On November 30, 2015, the FMCSA adopted a new regulation that prohibits motor carriers, shippers, receivers, or transportation intermediaries from coercing drivers to operate commercial motor vehicles in violation of certain provisions of the FMCSRs. The areas of prohibition include hours of service, CDL regulations, drug and alcohol testing and hazardous materials regulations. The rule became effective on January 29, 2016.
Driver coercion is an area that fits neatly into other theories of liability brought against 3PLs. We also believe, though, that this regulation opens the door to a new theory or at least a new regulatory violation. In most, if not all states, violation of a regulation can be considered prima facie evidence of negligence. If a party can prove in a civil action or if a motor carrier, shipper, receiver, and/or transportation intermediary pleads guilty or is found guilty of violating the regulation, then there is prima facie proof of negligence.
Apart from the new regulatory scheme, we suspect given the tone of the industry commentary that accompanied the rule making process that this rule will turn into another area that the plaintiff’s bar will rely upon to argue that shippers, receivers and transportation intermediaries acted improperly and caused accidents. From a practical standpoint, this rule could be used to entangle brokers, shippers, and logistics providers.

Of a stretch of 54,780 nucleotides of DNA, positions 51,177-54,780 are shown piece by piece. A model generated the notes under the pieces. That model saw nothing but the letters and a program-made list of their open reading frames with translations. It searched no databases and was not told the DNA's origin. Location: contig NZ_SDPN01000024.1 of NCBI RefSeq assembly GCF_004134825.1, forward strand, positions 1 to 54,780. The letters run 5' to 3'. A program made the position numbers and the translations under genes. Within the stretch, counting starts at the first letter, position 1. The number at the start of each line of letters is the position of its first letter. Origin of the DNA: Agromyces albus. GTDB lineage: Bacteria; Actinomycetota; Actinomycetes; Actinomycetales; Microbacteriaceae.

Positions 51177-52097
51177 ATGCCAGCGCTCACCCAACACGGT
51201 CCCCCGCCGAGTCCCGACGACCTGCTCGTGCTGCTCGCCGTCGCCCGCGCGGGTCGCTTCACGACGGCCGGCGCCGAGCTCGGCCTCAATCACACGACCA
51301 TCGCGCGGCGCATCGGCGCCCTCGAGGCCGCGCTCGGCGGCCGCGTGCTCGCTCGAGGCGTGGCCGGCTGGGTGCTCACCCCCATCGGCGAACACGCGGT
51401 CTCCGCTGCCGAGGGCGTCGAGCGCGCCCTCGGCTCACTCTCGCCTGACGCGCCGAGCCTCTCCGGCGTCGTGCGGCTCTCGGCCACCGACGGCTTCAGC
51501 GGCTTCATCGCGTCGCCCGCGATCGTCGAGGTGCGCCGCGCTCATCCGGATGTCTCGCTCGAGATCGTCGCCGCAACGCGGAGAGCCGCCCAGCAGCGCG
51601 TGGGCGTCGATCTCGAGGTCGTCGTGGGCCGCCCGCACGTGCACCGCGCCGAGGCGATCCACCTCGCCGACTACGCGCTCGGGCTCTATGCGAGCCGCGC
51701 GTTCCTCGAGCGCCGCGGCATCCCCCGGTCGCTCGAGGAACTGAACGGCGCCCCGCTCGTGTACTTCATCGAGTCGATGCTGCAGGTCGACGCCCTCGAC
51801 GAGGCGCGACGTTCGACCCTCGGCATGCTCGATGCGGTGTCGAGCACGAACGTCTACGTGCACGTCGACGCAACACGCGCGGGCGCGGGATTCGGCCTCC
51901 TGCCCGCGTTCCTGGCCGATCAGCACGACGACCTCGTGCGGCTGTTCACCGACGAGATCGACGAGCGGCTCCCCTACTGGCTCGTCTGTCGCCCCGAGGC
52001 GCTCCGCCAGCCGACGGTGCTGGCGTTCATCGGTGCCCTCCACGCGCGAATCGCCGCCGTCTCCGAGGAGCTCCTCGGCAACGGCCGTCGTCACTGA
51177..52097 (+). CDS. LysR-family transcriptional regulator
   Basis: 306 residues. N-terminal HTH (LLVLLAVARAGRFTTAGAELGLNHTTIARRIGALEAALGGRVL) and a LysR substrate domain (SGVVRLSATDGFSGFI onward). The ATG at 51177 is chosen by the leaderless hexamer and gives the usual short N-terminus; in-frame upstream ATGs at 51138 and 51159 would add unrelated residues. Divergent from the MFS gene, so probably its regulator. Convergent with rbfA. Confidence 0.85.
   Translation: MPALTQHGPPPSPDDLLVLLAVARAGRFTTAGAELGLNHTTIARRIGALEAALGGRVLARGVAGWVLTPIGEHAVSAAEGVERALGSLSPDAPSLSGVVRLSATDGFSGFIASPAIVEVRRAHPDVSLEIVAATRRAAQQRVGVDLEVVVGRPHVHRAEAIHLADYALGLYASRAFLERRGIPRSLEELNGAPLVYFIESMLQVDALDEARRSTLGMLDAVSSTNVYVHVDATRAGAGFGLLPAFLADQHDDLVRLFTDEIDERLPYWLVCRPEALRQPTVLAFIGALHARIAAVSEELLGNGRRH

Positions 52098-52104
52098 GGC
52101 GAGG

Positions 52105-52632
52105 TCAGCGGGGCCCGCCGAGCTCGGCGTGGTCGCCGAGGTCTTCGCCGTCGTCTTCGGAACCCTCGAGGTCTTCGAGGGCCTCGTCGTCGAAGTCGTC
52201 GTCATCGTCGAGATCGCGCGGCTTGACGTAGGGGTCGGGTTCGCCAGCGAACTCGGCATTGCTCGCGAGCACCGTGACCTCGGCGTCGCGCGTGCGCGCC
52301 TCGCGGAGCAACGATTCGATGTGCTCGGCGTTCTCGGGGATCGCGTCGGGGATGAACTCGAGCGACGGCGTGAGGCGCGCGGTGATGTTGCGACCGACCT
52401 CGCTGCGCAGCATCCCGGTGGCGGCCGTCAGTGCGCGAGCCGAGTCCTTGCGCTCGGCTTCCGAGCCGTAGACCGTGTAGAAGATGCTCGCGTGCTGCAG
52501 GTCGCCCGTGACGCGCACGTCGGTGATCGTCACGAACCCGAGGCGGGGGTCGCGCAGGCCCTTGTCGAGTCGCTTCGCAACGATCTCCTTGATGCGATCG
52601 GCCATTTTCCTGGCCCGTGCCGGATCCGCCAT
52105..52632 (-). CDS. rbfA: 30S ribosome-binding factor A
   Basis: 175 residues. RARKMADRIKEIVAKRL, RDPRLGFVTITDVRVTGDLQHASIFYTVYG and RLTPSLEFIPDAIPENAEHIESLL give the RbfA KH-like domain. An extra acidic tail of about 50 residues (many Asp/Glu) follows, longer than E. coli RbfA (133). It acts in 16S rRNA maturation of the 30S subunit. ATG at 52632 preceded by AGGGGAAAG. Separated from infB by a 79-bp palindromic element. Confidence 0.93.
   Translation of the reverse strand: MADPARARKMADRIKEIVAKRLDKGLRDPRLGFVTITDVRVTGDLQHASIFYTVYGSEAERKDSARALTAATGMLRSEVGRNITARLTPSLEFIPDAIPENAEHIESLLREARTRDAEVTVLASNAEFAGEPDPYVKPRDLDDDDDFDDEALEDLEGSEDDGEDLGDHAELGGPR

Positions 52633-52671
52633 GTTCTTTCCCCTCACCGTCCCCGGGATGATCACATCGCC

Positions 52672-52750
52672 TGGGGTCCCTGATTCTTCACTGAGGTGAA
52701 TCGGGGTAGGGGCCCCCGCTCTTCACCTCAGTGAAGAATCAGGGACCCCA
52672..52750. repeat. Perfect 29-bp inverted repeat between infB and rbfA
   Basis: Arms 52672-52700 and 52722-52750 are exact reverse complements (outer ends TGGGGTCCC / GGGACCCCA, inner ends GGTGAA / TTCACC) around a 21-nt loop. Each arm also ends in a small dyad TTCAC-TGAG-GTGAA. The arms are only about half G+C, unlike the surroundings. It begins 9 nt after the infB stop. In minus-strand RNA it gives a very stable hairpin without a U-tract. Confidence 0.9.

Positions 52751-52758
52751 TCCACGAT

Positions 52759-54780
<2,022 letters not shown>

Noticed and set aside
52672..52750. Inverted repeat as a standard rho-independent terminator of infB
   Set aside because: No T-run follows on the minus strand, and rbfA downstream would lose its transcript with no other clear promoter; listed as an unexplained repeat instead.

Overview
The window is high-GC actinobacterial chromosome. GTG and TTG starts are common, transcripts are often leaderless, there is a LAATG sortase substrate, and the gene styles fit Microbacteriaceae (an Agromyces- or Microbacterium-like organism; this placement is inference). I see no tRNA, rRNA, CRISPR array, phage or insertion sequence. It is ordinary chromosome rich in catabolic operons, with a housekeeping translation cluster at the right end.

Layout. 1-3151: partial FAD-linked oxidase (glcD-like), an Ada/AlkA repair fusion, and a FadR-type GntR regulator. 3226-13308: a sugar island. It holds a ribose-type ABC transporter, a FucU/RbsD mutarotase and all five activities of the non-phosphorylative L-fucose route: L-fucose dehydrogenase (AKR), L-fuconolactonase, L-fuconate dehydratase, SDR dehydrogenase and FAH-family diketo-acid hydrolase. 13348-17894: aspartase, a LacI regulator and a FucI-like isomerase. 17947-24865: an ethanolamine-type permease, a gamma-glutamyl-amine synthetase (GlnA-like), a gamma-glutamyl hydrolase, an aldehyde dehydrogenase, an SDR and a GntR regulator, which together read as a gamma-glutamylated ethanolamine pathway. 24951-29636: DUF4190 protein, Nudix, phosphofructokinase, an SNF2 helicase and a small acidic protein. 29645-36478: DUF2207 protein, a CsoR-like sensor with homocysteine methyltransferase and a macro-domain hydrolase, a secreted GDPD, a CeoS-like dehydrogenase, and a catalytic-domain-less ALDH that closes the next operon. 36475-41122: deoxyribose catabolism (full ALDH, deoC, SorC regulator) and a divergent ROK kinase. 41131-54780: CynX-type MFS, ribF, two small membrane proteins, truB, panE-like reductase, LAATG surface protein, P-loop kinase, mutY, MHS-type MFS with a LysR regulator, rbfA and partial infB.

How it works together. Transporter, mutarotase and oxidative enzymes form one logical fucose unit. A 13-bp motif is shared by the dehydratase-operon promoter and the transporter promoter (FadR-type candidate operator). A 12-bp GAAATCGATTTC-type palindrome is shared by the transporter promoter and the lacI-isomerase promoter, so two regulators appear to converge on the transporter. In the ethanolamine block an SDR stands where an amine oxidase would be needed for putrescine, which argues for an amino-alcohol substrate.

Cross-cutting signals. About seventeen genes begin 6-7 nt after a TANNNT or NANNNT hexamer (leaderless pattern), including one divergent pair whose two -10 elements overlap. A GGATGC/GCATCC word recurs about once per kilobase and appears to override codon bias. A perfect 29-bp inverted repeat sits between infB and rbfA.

To be candid, we have not seen what is about to be discussed. Yet. We just believe that an enterprising plaintiff (or defense counsel doing her job protecting her client) will expand broker and 3PL liability to include a claim for coercion some time in the near future. We think that proactive transportation companies can help guard against this potential expansion of the law with clear procedures, diligent business operations, and clearly described and adhered to responsibilities.